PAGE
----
Spotlight on Ending Mandatory Minimum RRIF Withdrawals

RRSPs have been described as a bucket in which your funds accumulate, and an RRIF as a bucket with a tap from which your income flows out.  You can control the tap but you can’t turn it off completely, because currently there is a minimum amount you must remove each year.

Unlike a Registered Retirement Savings Plan (RRSP) which is designed to help you save for retirement, a Registered Retirement Income Fund (RRIF) is a structured way to cash out your earnings.  The earnings themselves are tax-free, but the amounts paid out are taxable upon receipt.

While RRIFs can be opened prior to age 71, once Canadians turn 71, they must convert their RRSPs to RRIFs.  Minimum withdrawals become mandatory in the year following.

The minimum amount is based on your age and a percentage of the value of your RRIF on January 1. For example, if you are 71 on January 1, the minimum amount is 5.28%. If you are 72 on January 1, the minimum amount is 5.40%.  The percentage increases as age increases.

CARP believes seniors deserve to be in control of their retirement savings, and mandatory minimum withdrawals should be eliminated.  Mandatory withdrawals mean that a retiree has no choice but to deplete their capital, which could compound a loss or reduce future growth opportunities.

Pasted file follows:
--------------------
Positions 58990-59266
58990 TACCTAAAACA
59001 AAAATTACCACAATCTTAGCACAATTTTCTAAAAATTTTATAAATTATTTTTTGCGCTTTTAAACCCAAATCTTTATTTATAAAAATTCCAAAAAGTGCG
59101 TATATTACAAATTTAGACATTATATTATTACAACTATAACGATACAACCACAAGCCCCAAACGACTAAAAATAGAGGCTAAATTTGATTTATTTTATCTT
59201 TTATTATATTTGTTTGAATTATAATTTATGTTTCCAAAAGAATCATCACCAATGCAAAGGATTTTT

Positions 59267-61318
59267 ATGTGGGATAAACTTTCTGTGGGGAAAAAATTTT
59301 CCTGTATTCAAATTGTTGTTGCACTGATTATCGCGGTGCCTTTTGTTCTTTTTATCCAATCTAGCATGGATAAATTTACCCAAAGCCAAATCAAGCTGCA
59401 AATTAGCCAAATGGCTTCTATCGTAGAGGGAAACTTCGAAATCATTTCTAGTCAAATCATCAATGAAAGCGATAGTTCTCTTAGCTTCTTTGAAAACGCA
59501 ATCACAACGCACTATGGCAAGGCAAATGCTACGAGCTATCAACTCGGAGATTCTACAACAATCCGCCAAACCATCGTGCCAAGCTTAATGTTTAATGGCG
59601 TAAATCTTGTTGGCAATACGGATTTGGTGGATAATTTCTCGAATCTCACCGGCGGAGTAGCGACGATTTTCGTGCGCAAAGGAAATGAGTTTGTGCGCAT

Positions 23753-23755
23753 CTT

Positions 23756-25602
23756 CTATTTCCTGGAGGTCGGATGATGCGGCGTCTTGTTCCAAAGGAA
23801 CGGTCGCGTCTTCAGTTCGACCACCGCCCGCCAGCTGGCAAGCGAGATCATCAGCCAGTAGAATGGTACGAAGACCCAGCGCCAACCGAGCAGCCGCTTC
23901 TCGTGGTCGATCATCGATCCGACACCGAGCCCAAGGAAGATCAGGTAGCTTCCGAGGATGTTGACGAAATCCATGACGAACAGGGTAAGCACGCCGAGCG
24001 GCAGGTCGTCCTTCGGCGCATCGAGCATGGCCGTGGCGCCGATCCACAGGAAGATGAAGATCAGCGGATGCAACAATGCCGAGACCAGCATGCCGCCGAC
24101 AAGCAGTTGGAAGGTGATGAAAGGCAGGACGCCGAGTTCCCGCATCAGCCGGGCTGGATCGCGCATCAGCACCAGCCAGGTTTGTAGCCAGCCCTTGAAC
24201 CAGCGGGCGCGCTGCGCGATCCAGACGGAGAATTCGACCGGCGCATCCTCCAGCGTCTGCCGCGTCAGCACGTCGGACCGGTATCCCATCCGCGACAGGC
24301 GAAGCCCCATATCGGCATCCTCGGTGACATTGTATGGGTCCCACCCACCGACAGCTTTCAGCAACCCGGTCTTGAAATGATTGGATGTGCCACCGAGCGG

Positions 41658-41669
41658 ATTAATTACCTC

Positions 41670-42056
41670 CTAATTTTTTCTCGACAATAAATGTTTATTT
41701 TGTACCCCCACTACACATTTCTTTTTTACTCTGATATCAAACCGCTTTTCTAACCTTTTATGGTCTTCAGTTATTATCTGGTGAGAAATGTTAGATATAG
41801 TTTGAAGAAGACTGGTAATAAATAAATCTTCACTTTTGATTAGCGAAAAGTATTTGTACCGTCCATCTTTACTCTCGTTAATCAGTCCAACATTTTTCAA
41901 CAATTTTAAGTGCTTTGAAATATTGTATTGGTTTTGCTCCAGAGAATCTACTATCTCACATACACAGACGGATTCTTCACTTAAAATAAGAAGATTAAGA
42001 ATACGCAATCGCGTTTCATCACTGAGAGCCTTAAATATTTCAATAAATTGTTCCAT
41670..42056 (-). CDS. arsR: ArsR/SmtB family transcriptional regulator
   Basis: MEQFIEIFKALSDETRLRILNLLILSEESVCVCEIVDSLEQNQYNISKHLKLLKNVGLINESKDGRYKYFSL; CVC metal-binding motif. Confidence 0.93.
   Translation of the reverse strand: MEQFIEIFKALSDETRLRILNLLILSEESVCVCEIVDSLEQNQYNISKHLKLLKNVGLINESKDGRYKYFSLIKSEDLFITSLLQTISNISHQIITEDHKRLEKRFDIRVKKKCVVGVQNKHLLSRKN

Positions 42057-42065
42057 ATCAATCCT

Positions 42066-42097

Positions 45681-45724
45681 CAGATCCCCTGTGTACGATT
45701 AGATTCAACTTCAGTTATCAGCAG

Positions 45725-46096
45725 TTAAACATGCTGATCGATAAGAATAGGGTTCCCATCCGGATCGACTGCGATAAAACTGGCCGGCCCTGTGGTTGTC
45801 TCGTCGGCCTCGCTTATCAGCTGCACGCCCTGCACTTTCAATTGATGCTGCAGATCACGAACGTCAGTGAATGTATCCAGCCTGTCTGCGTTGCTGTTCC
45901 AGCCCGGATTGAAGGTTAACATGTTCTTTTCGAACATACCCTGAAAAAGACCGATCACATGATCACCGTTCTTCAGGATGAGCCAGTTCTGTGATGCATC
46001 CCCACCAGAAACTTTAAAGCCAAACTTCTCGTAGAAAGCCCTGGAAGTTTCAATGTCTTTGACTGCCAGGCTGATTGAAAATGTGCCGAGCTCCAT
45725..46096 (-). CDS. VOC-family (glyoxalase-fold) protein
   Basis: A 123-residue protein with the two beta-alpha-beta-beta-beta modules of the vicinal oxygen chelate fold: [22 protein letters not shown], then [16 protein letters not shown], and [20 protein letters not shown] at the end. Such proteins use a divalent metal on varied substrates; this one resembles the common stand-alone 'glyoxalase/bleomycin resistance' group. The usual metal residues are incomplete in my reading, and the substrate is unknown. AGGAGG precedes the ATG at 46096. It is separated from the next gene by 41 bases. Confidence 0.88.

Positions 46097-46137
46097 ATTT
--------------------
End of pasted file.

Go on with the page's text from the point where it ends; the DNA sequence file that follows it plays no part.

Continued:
When individuals are forced to draw down on their savings, they risk outliving their funds. This problem is compounded by longer life expectancies, lower rates of return, declines in personal savings rates, and reduced access to workplace pension plans. Many depend on their RRIF to provide sustained income throughout their later years.

CARP believes the minimum withdrawals are not necessary; the government will receive the tax on the RRIFs ultimately. Suspending mandatory RRIF withdrawals is a tangible action that the federal government can take to immediately improve the financial security of Canada’s retirees.

More than 3 in 4 of our members support this change—it has never been more necessary than it is now.